Wheeling’s 1400 Block of Market Street consists of three contiguous buildings (1425, 1429, and 1433) on the west side of Market Street in the Wheeling Historic District (Ohio County). All three (c. 1880-1900) have housed prominent, locally-owned and operated businesses – including Standard Cigar Works, Wheeling Candy Kitchen, and, most famously, Zellers Steak (in the middle of the three buildings, number 1429). Zellers was owned by Wheeling’s most notorious underworld figure, “Big Bill” Lias – with the first floor being a legitimate restaurant, while a plush gambling casino operated on the second floor. In addition to being a part of Wheeling’s fascinating past, the buildings are architecturally interesting. Number 1425 is Italianate, 1429 is Flemish with Medieval overtones, and 1433 is Victorian/Neoclassical. Facades of the upper floors of each building are essentially original, while the first floors have “contemporary” storefronts. Renovation of these first floors would enhance the architectural value of the entire block. The City of Wheeling acquired the buildings in 2014 and is willing to sell them to the right buyer, with a negotiable price. Anyone interested in buying any of the three buildings should contact the City of Wheeling’s Planning Department at 304-234-3701 and ask for the Request for Proposals detailing the requirements.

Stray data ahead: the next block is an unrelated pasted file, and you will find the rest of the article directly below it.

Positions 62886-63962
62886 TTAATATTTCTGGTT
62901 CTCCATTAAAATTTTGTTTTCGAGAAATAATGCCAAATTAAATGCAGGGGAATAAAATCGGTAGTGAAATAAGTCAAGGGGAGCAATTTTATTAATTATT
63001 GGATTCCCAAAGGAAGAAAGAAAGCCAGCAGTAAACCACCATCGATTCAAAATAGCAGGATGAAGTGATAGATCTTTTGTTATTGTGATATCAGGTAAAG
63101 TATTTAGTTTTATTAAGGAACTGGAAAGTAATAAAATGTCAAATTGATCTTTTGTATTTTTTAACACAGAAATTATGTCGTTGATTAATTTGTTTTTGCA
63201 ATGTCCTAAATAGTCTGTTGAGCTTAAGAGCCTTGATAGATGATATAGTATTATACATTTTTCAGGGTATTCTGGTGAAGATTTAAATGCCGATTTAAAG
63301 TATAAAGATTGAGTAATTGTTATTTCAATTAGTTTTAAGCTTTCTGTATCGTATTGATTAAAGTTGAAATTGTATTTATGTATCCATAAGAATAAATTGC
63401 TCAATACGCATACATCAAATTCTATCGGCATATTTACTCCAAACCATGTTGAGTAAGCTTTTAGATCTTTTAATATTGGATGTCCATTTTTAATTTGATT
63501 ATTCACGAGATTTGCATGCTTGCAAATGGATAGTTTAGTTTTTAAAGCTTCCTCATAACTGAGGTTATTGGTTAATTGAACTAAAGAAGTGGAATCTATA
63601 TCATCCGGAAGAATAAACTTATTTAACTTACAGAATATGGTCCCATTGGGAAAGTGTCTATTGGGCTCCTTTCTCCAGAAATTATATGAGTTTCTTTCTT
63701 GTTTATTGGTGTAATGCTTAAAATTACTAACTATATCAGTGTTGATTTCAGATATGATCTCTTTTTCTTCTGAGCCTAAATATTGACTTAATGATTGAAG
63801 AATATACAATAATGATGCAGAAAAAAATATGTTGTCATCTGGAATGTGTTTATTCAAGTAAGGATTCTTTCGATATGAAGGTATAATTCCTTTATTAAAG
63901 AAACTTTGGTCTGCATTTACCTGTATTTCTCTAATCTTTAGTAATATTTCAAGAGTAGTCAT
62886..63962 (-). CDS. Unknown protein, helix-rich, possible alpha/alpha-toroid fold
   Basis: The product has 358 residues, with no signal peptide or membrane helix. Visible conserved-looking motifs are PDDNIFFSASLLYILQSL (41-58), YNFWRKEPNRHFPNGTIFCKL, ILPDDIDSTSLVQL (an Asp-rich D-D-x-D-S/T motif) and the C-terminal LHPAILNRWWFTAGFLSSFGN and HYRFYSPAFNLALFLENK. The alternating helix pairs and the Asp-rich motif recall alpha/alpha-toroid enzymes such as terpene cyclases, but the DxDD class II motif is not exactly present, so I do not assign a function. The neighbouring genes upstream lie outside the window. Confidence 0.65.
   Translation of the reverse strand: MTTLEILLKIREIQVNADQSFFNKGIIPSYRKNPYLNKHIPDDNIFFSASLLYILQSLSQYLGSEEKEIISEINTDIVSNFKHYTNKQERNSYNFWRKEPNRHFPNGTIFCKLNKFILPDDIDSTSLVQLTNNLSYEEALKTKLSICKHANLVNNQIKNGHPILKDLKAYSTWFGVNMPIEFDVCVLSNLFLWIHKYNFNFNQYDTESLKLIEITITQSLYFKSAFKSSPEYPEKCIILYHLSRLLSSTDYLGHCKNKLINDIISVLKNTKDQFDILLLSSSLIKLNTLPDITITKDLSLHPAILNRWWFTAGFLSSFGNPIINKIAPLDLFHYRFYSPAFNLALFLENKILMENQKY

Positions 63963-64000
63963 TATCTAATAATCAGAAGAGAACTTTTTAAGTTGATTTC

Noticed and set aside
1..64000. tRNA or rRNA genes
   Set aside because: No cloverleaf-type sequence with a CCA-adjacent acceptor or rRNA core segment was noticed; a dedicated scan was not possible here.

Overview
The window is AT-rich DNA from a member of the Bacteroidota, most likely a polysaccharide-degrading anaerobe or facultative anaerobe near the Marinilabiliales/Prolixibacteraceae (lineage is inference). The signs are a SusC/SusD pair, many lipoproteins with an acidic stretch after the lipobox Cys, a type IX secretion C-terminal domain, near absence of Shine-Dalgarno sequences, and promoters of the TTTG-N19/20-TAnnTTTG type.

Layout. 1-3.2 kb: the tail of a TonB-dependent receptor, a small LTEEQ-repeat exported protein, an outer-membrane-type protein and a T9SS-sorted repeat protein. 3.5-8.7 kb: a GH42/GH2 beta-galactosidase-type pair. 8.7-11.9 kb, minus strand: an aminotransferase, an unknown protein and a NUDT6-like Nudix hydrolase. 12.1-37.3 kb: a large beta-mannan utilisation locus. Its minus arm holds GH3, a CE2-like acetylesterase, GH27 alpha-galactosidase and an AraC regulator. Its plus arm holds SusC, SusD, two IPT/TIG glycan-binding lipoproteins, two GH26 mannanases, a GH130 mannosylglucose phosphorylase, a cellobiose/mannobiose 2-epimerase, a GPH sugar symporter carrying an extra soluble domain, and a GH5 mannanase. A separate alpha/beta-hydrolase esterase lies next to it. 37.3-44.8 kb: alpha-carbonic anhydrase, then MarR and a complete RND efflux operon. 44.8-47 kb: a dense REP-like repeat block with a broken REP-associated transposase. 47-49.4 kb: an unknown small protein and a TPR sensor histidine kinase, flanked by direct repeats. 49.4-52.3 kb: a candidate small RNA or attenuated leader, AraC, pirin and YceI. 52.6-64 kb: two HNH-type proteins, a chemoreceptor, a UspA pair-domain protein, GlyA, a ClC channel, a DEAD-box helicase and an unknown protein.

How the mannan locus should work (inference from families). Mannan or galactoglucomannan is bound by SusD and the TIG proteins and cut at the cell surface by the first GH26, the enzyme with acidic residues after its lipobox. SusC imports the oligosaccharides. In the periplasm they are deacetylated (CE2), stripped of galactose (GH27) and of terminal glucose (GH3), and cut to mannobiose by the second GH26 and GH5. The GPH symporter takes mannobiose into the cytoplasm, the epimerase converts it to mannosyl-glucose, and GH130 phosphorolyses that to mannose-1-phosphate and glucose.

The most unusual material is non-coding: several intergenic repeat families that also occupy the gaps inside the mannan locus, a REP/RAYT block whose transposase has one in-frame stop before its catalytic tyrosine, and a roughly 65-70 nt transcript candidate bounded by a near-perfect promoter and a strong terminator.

“The Endangered Properties program allows Preservation Alliance to go into communities and assist their efforts to preserve and/or restore places that are important to them,” said Martha Ballman, former PAWV Executive Director, now serving on the Board of Directors. “It is a public statement that these places matter, not only to them but to us all by our shared heritage. Real progress has been made and many sites saved through these efforts. Our [Charleston] community has watched the Staats Hospital [a 2005 and 2012 WV Endangered Property] languish for many years, succumbing to vandals, time and the elements; PAWV recognition and local efforts are now making preservation of this historic building and its stories [a reality].”